The observation that the outbreak O104:H4 strain is an excellent biofilm former, but that on the other hand c‐di‐GMP signalling has not been studied in EAEC, prompted us to analyse GGDEF/EAL domain‐encoding genes in the O104:H4 genome in comparison with other EAEC, EHEC and E. coli K‐12. In addition, we compared the ability to produce amyloid curli fibres and cellulose, that is the biofilm matrix components underlying the complex biofilm morphogenesis, as well as the cellular levels of the biofilm regulator CsgD in these strains. In summary, we report that the outbreak O104:H4 strain shows a unique combination of features that do not only relate to its specific biofilm properties but can contribute to explain its high virulence.
A highly expressed novel diguanylate cyclase (DgcX) and other variations in c‐di‐GMP signalling genes and proteins in the outbreak E. coli O104:H4 and related EAEC
Complete genome sequence surveys as the ones performed so far for the outbreak O104:H4 strain usually focus on the presence or absence of entire genes or longer genomic regions such as prophages, pathogenicity islands or other insertion elements, simply because they have to deal with massive amounts of sequence data. In our study, however, we focus on a specific subset of genes, that is those involved in c‐di‐GMP signalling and biofilm matrix production, which allowed us to take into account even SNPs and other small genomic variations and not only to verify these by re‐sequencing of PCR fragments, but also to experimentally analyse them for functional and regulatory consequences.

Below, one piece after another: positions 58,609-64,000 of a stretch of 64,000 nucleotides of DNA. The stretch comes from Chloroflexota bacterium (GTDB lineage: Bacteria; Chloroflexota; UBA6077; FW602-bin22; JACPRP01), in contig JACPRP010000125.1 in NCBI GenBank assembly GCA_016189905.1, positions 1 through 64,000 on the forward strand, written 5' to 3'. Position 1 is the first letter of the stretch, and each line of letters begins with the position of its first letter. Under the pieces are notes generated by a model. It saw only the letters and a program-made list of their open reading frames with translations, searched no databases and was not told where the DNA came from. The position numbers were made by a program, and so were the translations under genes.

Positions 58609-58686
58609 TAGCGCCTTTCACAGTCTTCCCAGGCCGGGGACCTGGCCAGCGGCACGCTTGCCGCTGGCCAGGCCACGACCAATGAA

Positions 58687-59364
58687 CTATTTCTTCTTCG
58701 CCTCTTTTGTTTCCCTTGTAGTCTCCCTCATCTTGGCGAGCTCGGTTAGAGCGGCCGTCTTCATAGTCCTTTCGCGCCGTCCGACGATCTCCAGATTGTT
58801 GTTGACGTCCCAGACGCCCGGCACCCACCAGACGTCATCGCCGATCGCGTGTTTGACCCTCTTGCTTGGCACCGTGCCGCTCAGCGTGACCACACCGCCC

Two clonal isolates of the outbreak O104:H4 strain were used in our study, LB226692 (for which the genome sequence is available) and RKI II‐2027 (designated as the official outbreak strain). For comparison, we included the closely related EAEC O104:H4 strains 55989 and HUSEC041 as well as the classical EHEC O157:H7 strain EDL933 and the non‐pathogenic E. coli K‐12 strain W3110. As a first step in our analysis, the genome sequences of these strains were searched for genes encoding GGDEF/EAL domain proteins, which act as diguanylate cyclases (DGC) and phosphodiesterases (PDE) that synthesize and degrade the second messenger c‐di‐GMP.
In the three EAEC strains LB226692, 55989 and HUSEC041, an extra GGDEF gene not present in EDL933 and W3110 was detected and termed dgcX (Fig 1A). This gene codes for a DGC of the type that is subject to I‐site‐mediated product feedback inhibition, since DgcX features an intact A‐site (the enzymatically active centre with the GG(D/E)EF motif) as well as an I‐site (a secondary c‐di‐GMP‐binding site characterized by an RxxD motif only 5 amino acids upstream of the A‐site; Supplementary Fig S1). Besides the GGDEF domain, it contains a hydrophobic N‐terminal domain of approximately 270 amino acids predicted to fold into eight transmembrane helices. A similar putative sensor domain is also present in two other GGDEF domain proteins of E. coli, that is the DGC YcdT (see below) and YeaI, a protein with a degenerate A‐site but intact I‐site motif (Supplementary Fig S1).